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ORTHOGONAL

FREQUENCY
DIVISION
MUTIPLEXING
2 BY: Er. Amit Mahajan
DISADVANTAGES OF RADIO
PROPAGATION
 path loss

 fading

 Doppler shift

 multipath delay spread

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OFDM
Orthogonal frequency-
division multiplexing (OFDM) is a frequency-
division multiplexing (FDM) scheme utilized as
a digital multi-carrier modulation method. A
large number of closely-spaced orthogonal
sub-carriers are used to carry data. The data
is divided into several parallel data streams or
channels, one for each sub-carrier. Each sub-
carrier is modulated with a conventional
modulation scheme (such as quadrature
amplitude modulation or phase shift keying) at
a low symbol rate, maintaining total data
rates similar to conventional single-carrier
modulation schemes in the same bandwidth. 3
HISTORY OF OFDM
 The origins of OFDM development started in the
late 1950’s with the introduction of Frequency
Division Multiplexing (FDM) for data
communications.
 In 1966 Chang patented the structure of OFDM
and published the concept of using orthogonal
overlapping multi-tone signals for data
communications.
 In 1971 Weinstein introduced the idea of using
a Discrete Fourier Transform (DFT) for
implementation of the generation and reception
of OFDM signals, eliminating the requirement
for banks of analog subcarrier oscillators.
suggested that the easiest implementation of 4
CONTD.
 This presented an opportunity for an easy
implementation of OFDM, especially with the
use of Fast Fourier Transforms (FFT), which
are an efficient implementation of the DFT.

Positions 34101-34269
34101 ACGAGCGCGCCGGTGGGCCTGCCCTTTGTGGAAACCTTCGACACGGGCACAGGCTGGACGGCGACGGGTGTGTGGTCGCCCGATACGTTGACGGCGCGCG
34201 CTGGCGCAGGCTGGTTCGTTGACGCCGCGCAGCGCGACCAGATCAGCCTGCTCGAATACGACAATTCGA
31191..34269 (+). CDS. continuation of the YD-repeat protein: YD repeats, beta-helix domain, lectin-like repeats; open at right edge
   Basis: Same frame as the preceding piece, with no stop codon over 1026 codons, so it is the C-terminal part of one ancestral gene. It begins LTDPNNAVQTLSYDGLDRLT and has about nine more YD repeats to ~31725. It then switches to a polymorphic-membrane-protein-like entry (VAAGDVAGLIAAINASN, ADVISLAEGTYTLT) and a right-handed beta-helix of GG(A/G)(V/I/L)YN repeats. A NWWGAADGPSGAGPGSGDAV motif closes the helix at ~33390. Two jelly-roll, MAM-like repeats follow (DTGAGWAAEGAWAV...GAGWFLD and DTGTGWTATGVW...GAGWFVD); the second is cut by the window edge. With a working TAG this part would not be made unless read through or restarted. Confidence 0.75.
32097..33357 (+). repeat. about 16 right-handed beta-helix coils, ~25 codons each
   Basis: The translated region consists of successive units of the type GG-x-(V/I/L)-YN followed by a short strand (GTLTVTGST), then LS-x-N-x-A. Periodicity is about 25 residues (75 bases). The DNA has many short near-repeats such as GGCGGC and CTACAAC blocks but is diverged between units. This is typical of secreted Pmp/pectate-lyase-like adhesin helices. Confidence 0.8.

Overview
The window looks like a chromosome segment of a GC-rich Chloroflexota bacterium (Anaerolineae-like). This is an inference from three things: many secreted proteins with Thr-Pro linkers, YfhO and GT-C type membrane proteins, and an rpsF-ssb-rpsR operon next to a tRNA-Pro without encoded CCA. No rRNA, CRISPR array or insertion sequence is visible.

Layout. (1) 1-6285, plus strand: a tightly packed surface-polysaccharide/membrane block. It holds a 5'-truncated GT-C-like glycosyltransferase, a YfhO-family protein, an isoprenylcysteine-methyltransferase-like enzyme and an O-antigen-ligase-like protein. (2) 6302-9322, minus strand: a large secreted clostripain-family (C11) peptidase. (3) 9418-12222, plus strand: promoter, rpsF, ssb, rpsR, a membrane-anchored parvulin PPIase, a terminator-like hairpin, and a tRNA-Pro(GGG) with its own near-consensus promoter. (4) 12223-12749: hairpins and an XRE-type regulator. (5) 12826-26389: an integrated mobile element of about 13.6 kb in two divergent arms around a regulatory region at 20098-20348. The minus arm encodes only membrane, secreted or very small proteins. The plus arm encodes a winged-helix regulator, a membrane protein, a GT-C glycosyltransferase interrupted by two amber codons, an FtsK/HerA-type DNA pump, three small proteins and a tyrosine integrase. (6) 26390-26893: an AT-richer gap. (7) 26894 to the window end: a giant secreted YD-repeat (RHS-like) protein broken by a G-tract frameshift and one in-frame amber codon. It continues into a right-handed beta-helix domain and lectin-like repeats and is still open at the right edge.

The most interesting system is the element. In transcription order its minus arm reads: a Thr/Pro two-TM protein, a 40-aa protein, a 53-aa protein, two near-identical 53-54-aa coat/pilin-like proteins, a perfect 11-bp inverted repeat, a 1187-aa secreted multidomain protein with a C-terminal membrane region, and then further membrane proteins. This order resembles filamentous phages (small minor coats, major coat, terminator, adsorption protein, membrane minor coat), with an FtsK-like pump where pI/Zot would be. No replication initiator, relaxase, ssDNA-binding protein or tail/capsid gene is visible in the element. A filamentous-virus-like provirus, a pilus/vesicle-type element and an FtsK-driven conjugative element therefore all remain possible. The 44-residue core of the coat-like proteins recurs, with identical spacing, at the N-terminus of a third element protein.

 Until the late 1980’s that work began on the
development of OFDM for commercial use,
with the introduction of the Digital Audio
Broadcasting (DAB) system.

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CHARACTERISTIS AND PRINCIPLE OF
OPERATION
 ORTHOGONALITY
In OFDM, the sub-carrier frequencies are chosen so that
the sub-carriers are orthogonal to each other, meaning
that cross-talk between the sub-channels is eliminated and
inter-carrier guard bands are not required. This greatly
simplifies the design of both the transmitter and the
receiver; unlike conventional FDM, a separate filter for
each sub-channel is not required.
The orthogonality requires that the sub-carrier spacing is
Δf = k/(TU) Hertz, where TU seconds is the useful symbol
duration (the receiver side window size), and k is a
positive integer, typically equal to 1.

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CONTD.
Therefore, with N sub-carriers, the total
passband bandwidth will be B ≈ N·Δf (Hz).

 The orthogonality also allows high spectral


efficiency, with a total symbol rate near the
Nyquist rate.

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CONTD.
 IMPLEMENTATION USING THE FFT
ALGORITHM
The orthogonality allows for efficient
modulator and demodulator implementation
using the FFT algorithm on the receiver side,
and inverse FFT on the sender side. Although
the principles and some of the benefits have
been known since the 1960s, OFDM is
popular for wideband communications today
by way of low-cost digital signal processing
components that can efficiently calculate the
FFT.

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CONTD.
 GUARD INTERVAL FOR ELIMINATING ISI
One key principle of OFDM is that since low symbol
rate modulation schemes (i.e. where the symbols are
relatively long compared to the channel time
characteristics) suffer less from intersymbol
interference caused by multipath propagation, it is
advantageous to transmit a number of low-rate
streams in parallel instead of a single high-rate
stream. Since the duration of each symbol is long, it
is feasible to insert a guard interval between the
OFDM symbols, thus eliminating the intersymbol
interference.
The guard interval also eliminates the need for a
pulse-shaping filter, and it reduces the sensitivity to
time synchronization problems.
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CONTD.
 The cyclic prefix, which is transmitted during
the guard interval, consists of the end of the